Admission to field placement with department permission only. Continuation of SW 470.

SW 476. 2 cr.
Social Work Seminar II
Weekly seminars required in conjunction with field instruction (SW 475) to correlate classroom theory with agency experience.

SW 482. 3 cr.
Crisis Intervention
Examines crisis intervention services in community health, mental health, substance abuse and child welfare. Various techniques and models for the therapeutic intervention in emergency situations will be studied. The nature of human response to crises and crisis resolution will be examined.

SW 495. 1-3 cr.
Directed Readings in Social Work
Prerequisite: Permission of program director. Open to Social Work majors only.
This course is intended for social work majors who wish to pursue an area in social work or social welfare or special interest; handled on an individual project basis.

SW 496. 1-3 cr.
Independent Study
Prerequisite: SW 370 and permission of program director. Open to Social Work majors only.
Guided independent research in social work.




SOC 100. 3 cr.
Introduction to Sociology
A survey course which focuses upon sociology’s history, theories, concepts, methods, and research findings as they apply to interpersonal and group behavior in the contemporary world.

SOC 206. 3 cr.
The Black Family in America
Analyzes some of the major dimensions of the black family from slavery to the present. This course discusses some problems and potentials associated with different patterns of Black family life so that these patterns can be more clearly understood and more accurately perceived.

SOC 210. 3 cr.
Cultural Anthropology
Examines the nature of human adaptive systems as well as culture and its various aspects including social organization, technology, economics, religions, and language as these are seen among selected cultures throughout the world. The course also studies distinctive theoretical approaches and problems of cultural change.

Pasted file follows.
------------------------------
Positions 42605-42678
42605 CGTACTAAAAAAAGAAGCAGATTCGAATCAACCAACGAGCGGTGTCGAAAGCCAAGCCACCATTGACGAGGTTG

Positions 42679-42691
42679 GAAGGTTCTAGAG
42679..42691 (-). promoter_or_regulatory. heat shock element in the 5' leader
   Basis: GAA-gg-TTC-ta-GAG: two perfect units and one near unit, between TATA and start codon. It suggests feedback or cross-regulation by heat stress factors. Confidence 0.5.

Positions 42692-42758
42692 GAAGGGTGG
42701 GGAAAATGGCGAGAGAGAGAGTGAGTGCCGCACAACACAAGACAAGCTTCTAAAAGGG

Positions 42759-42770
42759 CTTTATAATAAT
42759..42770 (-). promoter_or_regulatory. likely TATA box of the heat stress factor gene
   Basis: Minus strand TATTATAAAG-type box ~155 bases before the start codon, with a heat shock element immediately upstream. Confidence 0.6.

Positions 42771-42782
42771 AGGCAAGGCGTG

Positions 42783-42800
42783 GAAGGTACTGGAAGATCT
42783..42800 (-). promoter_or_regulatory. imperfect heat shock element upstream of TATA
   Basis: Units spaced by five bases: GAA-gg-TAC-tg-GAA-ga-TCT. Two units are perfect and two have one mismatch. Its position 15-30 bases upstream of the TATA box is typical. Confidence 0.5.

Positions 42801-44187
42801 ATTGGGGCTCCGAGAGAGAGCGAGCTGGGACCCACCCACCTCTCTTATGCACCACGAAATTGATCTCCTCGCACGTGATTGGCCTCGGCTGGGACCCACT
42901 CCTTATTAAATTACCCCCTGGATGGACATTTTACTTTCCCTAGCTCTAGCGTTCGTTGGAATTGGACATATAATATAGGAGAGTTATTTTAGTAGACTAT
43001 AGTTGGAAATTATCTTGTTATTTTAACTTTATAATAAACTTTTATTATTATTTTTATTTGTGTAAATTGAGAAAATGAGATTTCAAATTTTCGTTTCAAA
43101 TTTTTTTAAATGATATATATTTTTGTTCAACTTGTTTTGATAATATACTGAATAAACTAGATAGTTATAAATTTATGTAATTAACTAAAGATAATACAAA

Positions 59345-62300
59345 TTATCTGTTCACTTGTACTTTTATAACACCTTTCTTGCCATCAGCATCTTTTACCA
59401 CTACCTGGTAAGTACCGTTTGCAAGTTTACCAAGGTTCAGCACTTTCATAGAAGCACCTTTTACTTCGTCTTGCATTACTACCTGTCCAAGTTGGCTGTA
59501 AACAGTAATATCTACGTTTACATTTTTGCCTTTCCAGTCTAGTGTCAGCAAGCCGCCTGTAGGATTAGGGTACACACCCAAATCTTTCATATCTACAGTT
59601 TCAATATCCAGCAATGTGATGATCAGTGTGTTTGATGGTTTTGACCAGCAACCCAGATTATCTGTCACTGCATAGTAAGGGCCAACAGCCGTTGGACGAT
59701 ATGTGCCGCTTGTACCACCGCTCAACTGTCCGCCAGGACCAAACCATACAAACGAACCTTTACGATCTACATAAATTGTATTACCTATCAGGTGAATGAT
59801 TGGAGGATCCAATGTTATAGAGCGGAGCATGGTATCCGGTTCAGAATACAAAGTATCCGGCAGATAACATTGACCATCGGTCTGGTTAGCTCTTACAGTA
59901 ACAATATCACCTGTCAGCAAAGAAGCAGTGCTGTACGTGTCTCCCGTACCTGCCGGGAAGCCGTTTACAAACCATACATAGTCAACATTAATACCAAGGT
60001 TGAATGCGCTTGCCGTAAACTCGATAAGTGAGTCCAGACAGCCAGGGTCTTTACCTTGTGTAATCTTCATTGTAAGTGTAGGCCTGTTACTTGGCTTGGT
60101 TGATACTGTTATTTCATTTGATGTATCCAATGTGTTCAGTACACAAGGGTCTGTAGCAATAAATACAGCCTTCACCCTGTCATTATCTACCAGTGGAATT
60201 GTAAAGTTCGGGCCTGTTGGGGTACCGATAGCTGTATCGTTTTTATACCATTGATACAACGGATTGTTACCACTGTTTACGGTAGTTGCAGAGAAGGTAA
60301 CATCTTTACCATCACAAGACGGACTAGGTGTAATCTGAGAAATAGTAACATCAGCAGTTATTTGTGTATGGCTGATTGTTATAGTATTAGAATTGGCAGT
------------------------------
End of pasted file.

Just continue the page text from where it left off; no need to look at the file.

SOC 211. 3 cr.
Social Interaction
Analysis of the social and social-psychological dimensions of group behavior and the socialization of the individual. This course discusses Social Interaction as it relates to the formation of self as an aspect of personality.

SOC 212. 3 cr.
The Black Americans in Social Relations and Social Institutions
An analysis of social relations of Black Americans and the values and beliefs associated with these relationships. This course is a critical analysis of blacks and social institutions (i.e., family, religion, economics, political and education) from a black perspective and emphasis on ways these institutions may be changed.

SOC 245. 3 cr.
Conflict Management
Analysis of conflict types and development of conflict management skills in such areas as the family, education, medicine, race, religion, criminal justice, poverty, business, politics, and international relations.

SOC 250. 3 cr.
Sociology of Family and Marriage
Study of family, marriage and intimate relationships in this society and cross-culturally. It includes: the organization and structure of families; family socialization; mate selection; alternative family; conflict; adaptation; divorce; violence in the family; the reconstituted family; intimacy; sexual attraction & love. Theoretical, conceptual and pragmatic applications are emphasized.

SOC 303. 3 cr.
Juvenile Delinquency